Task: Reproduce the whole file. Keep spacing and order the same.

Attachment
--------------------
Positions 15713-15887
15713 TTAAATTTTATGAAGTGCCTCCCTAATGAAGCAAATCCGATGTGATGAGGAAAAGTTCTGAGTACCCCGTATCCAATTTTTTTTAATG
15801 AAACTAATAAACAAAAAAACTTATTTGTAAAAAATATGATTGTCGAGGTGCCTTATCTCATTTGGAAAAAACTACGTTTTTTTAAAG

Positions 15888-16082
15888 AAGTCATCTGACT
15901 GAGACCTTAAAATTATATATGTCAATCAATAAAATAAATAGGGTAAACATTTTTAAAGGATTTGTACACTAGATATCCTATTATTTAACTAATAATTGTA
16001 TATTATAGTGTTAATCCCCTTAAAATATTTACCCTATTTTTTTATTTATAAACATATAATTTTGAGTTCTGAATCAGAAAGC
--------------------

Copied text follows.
Positions 15713-15887
15713 TTAAATTTTATGAAGTGCCTCCCTAATGAAGCAAATCCGATGTGATGAGGAAAAGTTCTGAGTACCCCGTATCCAATTTTTTTTAATG
15801 AAACTAATAAACAAAAAAACTTATTTGTAAAAAATATGATTGTCGAGGTGCCTTATCTCATTTGGAAAAAACTACGTTTTTTTAAAG

Positions 15888-16082
15888 AAGTCATCTGACT
15901 GAGACCTTAAAATTATATATGTCAATCAATAAAATAAATAGGGTAAACATTTTTAAAGGATTTGTACACTAGATATCCTATTATTTAACTAATAATTGTA
16001 TATTATAGTGTTAATCCCCTTAAAATATTTACCCTATTTTTTTATTTATAAACATATAATTTTGAGTTCTGAATCAGAAAGC